Because a chemical compound contains natural ingredients doesn’t mean it’s safe–as expert Jeff Gillman agrees (remember?). Many organic farmers and organic gardeners, including me, don’t use these substances, or use them only as a last resort. I asked Jeff, author of “The Truth About Organic Gardening” and one of the popular Garden Professors blog contributors on Extension.org, for more detail.
“Copper formulations are usually allowed for organic production, but these compounds can be very damaging to the environment, and they don’t break down,” he said. “Worms, for example, can be seriously affected by high levels of copper in the soil, as can microorganisms.
“One or two copper applications won’t make your garden a sterile wasteland, but this is definitely a pesticide you want to apply as infrequently as possible.”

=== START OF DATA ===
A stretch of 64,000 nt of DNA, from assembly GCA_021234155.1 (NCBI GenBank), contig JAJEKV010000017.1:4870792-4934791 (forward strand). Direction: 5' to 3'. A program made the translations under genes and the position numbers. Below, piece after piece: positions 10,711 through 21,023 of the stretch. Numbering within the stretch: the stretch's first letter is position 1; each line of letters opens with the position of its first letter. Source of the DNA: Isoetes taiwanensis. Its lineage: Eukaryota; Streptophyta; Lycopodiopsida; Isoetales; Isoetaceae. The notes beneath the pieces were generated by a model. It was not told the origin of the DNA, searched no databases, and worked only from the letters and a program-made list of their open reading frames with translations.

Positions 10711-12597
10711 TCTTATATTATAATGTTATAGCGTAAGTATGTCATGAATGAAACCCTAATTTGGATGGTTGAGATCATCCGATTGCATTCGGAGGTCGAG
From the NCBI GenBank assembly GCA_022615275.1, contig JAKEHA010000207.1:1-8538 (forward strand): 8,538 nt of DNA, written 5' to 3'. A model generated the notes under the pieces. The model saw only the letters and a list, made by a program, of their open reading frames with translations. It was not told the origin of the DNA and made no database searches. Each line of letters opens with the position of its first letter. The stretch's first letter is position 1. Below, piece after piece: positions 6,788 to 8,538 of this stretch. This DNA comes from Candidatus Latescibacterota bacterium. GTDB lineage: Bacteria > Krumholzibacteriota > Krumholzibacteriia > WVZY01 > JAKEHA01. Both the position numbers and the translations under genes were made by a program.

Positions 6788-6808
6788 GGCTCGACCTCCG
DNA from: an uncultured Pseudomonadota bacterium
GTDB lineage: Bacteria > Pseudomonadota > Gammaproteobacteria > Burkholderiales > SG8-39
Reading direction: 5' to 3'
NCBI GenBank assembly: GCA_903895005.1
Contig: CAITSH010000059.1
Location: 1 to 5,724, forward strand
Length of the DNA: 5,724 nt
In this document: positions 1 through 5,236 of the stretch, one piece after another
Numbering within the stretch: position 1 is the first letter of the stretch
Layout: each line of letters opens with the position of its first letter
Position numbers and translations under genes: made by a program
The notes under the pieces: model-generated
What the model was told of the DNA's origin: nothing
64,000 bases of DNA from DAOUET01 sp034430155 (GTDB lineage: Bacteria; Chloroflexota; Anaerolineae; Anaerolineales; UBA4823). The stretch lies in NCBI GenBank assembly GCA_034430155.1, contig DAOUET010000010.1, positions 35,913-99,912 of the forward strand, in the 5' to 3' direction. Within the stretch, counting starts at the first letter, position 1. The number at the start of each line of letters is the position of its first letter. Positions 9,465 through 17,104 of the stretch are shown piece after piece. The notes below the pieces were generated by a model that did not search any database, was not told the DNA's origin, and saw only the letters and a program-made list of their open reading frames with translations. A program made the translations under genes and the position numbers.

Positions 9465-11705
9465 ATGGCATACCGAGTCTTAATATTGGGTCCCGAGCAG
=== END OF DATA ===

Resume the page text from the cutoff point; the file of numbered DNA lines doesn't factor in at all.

the manufacture of copper sulfate
As mentioned, copper sulfate occurs naturally–but most of what’s used today is manufactured, not mined.
“The Romans found it in solution in copper mines, calling it chalcanthus,” says this great, short podcast (and transcript) from “Chemistry World” magazine of the Royal Society of Chemistry in the U.K. “Copper sulfate does crop up as a solid in nature, often crystallised on the walls of mines and caverns. However this isn’t a substance that there is any need to mine. It is easy enough to make by reacting more common copper compounds like copper oxide with sulfuric acid.”
The Copper Development Association Inc., a trade information entity, reports that more than 100 manufacturers worldwide produce copper sulfate, with the world’s annual consumption around 200,000 tons. The Association estimates that approximately three-quarters is used in agriculture, principally as a fungicide, but lists its numerous other applications here.
my bottom line
MY BOTTOM LINE (since that’s what reader David asked me for): Copper sulfate is a chemical compound, but not one made from synthetic ingredients. “Synthetic” is what most people mean when they use the word “chemical.”